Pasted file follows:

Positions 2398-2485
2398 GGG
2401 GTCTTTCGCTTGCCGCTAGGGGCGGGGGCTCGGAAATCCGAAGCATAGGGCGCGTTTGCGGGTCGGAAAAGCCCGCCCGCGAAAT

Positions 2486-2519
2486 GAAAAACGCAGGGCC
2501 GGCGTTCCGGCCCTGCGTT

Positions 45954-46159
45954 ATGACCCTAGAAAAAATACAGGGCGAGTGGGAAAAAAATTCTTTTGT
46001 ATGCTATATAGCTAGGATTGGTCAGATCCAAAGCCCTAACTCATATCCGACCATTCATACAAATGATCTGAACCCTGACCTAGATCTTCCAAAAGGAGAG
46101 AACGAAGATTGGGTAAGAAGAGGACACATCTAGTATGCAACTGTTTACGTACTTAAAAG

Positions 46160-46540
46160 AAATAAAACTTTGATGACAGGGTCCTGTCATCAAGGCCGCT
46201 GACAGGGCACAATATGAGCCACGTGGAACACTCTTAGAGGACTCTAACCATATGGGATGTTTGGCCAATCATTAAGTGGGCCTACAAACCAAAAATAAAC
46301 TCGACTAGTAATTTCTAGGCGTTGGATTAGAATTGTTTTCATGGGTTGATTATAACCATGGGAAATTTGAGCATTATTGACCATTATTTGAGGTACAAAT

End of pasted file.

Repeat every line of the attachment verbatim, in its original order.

Positions 2398-2485
2398 GGG
2401 GTCTTTCGCTTGCCGCTAGGGGCGGGGGCTCGGAAATCCGAAGCATAGGGCGCGTTTGCGGGTCGGAAAAGCCCGCCCGCGAAAT

Positions 2486-2519
2486 GAAAAACGCAGGGCC
2501 GGCGTTCCGGCCCTGCGTT

Positions 45954-46159
45954 ATGACCCTAGAAAAAATACAGGGCGAGTGGGAAAAAAATTCTTTTGT
46001 ATGCTATATAGCTAGGATTGGTCAGATCCAAAGCCCTAACTCATATCCGACCATTCATACAAATGATCTGAACCCTGACCTAGATCTTCCAAAAGGAGAG
46101 AACGAAGATTGGGTAAGAAGAGGACACATCTAGTATGCAACTGTTTACGTACTTAAAAG

Positions 46160-46540
46160 AAATAAAACTTTGATGACAGGGTCCTGTCATCAAGGCCGCT
46201 GACAGGGCACAATATGAGCCACGTGGAACACTCTTAGAGGACTCTAACCATATGGGATGTTTGGCCAATCATTAAGTGGGCCTACAAACCAAAAATAAAC
46301 TCGACTAGTAATTTCTAGGCGTTGGATTAGAATTGTTTTCATGGGTTGATTATAACCATGGGAAATTTGAGCATTATTGACCATTATTTGAGGTACAAAT